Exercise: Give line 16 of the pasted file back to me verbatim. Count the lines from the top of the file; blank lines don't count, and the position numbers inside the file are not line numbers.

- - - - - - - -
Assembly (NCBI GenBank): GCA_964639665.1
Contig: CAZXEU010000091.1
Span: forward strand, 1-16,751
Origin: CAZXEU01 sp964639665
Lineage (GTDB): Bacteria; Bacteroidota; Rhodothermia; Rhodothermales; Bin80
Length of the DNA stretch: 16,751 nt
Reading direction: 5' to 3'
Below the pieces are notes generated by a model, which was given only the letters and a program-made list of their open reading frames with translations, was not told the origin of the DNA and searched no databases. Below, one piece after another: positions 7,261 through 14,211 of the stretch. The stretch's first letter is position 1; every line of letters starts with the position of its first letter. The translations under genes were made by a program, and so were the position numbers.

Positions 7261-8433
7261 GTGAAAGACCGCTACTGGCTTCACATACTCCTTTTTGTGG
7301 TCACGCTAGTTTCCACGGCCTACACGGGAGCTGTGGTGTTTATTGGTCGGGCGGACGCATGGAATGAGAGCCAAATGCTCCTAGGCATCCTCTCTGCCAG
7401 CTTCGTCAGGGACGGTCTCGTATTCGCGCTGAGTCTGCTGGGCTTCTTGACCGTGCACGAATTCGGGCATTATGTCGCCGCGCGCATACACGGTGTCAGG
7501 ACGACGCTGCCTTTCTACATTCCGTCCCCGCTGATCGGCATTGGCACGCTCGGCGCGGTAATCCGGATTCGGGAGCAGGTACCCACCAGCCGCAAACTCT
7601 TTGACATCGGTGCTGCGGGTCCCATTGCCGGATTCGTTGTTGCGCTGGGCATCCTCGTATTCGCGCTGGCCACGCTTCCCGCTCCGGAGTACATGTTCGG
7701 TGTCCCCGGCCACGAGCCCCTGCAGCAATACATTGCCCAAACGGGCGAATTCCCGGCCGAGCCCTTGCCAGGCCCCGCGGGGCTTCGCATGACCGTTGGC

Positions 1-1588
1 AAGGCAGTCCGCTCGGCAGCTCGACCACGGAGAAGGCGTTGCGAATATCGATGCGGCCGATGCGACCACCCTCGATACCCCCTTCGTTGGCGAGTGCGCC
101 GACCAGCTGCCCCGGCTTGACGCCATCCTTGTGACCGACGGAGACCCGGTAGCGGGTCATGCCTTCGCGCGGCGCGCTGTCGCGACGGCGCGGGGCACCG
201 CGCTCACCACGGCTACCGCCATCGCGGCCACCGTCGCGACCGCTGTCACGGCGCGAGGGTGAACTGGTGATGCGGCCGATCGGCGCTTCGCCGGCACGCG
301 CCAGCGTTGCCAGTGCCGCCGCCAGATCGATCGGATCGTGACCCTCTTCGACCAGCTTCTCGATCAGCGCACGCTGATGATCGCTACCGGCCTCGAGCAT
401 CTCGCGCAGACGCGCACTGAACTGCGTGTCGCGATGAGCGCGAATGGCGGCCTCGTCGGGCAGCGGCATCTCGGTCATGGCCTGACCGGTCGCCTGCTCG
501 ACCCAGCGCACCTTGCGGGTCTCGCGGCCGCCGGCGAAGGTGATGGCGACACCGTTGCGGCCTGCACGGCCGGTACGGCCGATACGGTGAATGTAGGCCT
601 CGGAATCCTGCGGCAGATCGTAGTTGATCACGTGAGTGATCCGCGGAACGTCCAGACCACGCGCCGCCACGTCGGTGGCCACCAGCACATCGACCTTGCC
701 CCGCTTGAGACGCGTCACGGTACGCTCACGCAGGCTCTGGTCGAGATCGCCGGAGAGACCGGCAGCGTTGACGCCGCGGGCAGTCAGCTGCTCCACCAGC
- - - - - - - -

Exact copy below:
Positions 1-1588